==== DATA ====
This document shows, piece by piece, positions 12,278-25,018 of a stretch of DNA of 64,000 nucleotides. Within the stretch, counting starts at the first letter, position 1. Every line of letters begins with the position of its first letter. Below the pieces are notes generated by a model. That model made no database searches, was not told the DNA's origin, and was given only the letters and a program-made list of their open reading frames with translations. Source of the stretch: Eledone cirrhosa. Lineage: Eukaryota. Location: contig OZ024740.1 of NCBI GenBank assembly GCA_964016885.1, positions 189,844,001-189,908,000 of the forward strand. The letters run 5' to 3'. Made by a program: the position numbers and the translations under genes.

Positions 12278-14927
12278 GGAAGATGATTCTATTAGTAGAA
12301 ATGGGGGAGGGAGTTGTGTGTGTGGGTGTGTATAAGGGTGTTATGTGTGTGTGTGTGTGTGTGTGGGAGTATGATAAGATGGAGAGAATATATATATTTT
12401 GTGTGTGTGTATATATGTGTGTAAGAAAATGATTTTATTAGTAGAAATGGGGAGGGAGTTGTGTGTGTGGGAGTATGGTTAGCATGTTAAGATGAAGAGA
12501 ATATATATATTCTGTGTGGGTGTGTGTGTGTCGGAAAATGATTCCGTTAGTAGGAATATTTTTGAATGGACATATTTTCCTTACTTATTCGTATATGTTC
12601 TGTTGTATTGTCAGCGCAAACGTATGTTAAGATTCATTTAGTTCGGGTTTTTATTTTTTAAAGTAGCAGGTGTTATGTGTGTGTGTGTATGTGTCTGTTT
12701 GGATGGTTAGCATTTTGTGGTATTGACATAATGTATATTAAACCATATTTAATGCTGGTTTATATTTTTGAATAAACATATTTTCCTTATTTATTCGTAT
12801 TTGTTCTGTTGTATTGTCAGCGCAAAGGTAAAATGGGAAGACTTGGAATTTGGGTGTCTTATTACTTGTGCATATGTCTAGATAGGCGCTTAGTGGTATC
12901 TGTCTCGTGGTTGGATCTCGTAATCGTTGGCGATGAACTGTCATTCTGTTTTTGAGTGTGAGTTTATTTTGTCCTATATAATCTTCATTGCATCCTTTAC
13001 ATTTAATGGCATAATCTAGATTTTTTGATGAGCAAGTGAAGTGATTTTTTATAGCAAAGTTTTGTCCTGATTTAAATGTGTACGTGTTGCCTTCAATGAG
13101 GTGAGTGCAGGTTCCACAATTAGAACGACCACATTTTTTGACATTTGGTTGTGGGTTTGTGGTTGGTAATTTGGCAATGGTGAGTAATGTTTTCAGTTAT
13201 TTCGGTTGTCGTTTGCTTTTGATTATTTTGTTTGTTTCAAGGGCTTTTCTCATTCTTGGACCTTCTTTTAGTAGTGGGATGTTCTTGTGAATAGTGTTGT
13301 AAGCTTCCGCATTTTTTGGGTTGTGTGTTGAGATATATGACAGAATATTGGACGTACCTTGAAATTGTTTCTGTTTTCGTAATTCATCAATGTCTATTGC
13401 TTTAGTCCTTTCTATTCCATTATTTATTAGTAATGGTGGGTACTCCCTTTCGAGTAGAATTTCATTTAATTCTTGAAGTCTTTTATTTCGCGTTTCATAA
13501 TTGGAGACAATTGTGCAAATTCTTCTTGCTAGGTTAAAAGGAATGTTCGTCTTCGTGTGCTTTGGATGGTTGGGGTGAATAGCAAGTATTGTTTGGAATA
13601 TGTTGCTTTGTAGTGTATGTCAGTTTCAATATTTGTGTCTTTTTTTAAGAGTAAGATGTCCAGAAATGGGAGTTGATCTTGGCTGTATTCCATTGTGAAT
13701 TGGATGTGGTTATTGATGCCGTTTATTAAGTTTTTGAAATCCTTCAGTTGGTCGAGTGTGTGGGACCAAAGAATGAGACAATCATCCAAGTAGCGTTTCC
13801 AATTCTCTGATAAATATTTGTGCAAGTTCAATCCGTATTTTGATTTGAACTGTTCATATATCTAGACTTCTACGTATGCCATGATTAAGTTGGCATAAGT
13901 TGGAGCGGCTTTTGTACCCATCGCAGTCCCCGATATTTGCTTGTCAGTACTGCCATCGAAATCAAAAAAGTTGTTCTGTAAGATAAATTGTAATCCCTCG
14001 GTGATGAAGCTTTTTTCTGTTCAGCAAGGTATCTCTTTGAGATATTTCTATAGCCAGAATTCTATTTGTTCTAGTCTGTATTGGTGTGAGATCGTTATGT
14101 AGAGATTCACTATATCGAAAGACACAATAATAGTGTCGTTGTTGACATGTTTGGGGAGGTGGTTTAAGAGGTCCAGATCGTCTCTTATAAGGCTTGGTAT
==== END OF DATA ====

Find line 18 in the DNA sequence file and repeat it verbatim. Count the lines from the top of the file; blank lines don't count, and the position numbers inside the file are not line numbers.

13701 TGGATGTGGTTATTGATGCCGTTTATTAAGTTTTTGAAATCCTTCAGTTGGTCGAGTGTGTGGGACCAAAGAATGAGACAATCATCCAAGTAGCGTTTCC